But usually, there is a beautiful little tea time with, of course, tea, but also little treats to ‘tide you over’ until the dinner buffet.
3. Just to add to #2, you get all the alcohol you want. (***disclaimer, drink responsibly)
Jason and I aren’t huge drinkers; we enjoy an occasional wine or beer. If you are a big drinker or just want to enjoy a cocktail any time of day without judgment because you can, this is your go-to place. Alcohol can be expensive in Turkey, so an all-inclusive stay is worth it depending on the amount of alcohol you wish to consume. Although technically you could do that in your vacation, you just may not have all the ingredients to have a margarita one day and a martini the next.
4. All-inclusive does not mean secluded.
Yes, your resort may be on the beach and yes, the pictures may only show ten people enjoy a 1,300-meter pool. In reality, there are usually 100s of people at the same resort during the same time you are there. Fortunately, the resorts are well planned out and are good at creating space for guest to give the illusion of fewer people around. My advice? If you are not a fan of lots of people on your same vacation, a resort may not be for you.
5. Check the kid programs. Not all kids program and activities are created equal.
Depending on the ages of your kids and how much you actually want to see them, make sure to check out what the resort offers. Club Turban has childcare program most of the day and even night parties for kids such as Disco Night. Smaller resorts(like Marti resorts) provide shorter intervals of childcare – morning and afternoon 2-hour activities from ages 4 and up. (P.S. – Maybe sure to check if ice cream is included!!!)
6. Heck. Check the general entertainment programs!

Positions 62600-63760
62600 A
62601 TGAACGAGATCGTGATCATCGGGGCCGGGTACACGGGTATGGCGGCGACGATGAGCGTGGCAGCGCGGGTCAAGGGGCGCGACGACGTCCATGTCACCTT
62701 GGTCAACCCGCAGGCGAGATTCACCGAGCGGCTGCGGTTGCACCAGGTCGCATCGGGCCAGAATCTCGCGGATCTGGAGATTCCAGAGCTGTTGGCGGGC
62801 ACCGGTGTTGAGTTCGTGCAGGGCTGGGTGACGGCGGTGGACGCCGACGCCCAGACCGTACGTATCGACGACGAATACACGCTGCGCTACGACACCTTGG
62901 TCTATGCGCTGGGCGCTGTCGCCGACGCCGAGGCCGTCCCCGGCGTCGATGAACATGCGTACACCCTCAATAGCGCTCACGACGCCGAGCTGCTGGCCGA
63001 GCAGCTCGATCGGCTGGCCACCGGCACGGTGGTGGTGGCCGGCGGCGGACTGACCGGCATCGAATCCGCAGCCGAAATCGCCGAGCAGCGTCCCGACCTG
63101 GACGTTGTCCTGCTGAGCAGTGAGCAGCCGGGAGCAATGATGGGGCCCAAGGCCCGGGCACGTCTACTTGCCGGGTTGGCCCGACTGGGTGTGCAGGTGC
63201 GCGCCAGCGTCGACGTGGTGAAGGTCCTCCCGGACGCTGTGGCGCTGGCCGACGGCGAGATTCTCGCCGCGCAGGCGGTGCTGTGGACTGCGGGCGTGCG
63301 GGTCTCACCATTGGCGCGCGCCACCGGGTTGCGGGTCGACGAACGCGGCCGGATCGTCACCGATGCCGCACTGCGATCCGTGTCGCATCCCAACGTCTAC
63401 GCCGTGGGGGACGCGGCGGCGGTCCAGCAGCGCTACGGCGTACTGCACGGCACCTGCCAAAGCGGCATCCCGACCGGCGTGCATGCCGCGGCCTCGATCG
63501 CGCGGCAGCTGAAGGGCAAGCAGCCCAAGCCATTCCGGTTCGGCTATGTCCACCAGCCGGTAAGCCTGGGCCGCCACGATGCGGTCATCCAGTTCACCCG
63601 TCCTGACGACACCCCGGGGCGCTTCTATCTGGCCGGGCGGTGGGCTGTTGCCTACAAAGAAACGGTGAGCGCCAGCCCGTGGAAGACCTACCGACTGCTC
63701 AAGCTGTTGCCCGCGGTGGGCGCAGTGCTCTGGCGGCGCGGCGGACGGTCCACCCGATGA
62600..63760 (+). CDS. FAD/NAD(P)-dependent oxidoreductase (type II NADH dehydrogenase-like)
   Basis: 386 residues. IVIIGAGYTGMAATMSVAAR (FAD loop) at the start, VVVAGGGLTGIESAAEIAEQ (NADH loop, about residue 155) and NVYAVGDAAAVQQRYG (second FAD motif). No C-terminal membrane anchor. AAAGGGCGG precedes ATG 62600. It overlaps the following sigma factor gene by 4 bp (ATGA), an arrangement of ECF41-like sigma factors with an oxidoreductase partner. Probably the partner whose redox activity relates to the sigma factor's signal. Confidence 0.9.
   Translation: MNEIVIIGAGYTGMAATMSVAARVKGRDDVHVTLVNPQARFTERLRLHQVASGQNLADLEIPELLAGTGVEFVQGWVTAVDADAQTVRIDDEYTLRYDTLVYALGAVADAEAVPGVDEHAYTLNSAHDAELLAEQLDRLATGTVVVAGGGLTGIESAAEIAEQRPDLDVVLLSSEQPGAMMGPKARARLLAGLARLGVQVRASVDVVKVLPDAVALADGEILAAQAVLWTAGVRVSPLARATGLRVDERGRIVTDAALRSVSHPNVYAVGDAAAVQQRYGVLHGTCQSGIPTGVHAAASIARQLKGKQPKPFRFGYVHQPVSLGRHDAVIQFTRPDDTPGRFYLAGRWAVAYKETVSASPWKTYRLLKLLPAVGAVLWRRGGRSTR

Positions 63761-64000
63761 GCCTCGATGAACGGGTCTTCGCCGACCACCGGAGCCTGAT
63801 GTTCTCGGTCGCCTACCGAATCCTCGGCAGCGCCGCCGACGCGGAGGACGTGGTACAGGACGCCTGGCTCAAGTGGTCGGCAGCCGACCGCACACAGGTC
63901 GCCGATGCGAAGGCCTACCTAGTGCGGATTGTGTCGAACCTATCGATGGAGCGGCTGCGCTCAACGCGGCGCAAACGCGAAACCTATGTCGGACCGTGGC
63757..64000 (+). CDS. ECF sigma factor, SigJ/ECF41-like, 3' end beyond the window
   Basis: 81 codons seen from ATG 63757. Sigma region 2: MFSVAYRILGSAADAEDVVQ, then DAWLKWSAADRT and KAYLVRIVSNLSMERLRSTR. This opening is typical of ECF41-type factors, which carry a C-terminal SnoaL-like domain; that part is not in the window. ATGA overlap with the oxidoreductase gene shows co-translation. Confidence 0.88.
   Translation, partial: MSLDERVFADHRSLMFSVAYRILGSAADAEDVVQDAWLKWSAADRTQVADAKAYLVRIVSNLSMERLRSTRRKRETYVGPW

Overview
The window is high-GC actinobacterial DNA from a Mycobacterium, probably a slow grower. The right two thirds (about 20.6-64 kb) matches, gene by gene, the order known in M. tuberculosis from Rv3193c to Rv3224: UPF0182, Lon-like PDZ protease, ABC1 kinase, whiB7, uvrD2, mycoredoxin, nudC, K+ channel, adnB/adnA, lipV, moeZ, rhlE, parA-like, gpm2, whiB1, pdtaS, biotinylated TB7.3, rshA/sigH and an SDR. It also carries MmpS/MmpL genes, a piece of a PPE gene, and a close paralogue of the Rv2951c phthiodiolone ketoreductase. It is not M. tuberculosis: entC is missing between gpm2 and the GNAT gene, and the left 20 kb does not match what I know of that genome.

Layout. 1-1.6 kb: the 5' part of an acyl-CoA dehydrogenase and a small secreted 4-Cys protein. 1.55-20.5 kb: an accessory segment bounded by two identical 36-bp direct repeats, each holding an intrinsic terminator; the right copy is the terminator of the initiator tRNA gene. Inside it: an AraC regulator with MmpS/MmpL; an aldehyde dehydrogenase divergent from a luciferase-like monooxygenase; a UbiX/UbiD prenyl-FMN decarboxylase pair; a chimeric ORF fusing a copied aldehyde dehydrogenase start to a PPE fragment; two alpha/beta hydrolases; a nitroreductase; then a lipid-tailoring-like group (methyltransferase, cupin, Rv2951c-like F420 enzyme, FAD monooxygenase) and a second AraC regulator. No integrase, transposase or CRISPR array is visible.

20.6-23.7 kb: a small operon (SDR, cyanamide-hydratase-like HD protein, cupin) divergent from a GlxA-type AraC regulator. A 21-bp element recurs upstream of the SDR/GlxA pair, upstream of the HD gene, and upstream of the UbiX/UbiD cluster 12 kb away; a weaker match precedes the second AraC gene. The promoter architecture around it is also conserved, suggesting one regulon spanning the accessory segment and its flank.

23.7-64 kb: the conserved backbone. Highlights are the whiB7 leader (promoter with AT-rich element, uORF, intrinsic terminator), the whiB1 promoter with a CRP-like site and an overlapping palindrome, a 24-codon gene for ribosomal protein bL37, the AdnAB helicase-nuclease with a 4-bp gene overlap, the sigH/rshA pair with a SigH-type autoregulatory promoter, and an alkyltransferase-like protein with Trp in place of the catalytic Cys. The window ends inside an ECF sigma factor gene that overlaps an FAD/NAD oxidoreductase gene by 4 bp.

Lots of hotels provide movies, game rooms, and daily activities. Others provide dolphin shows and acrobatic/magic shows for all ages. Even better, the weekends usually mean there are themed dance parties for the guests!
7. Languages: But I don’t know Turkish!
Who cares? About 90% of the guest don’t either. Most of the staff can communicate basic needs and requests in English (which I will say that other guests may also not know!). Be brave, suck it up, and figure out how to communicate via charades, if necessary, what you need.
8. To Valet or not to Valet?
Out of the three hotels, only one of the hotels did valet service every time, and it’s generally because parking is so limited. I am not sure where we would even park, but thanks to them, we didn’t have to worry about it. We also did not tip them. GASSSSPPPP. Well one, they were so crazy busy that we hardly had time to say thank you before they were on to the next guest. Two, that is what they are paid to do.
9. Do I need to tip?
A tip is different in every country. In Turkey, it is only expected more in touristy places because other foreigners have come before continuing to tip like they were back home. It is usually not necessary to do so, but it never hurts to give the valet or bellman a 5 TL tip here and there. Generally, room service staff do not get paid as well and if you can leave a tip at the end of the week stay, it is much appreciated. However, I am never sure if it actually gets shared or given to the right people. I can almost guarantee this is a foreigner idea and not usually practiced by Turks.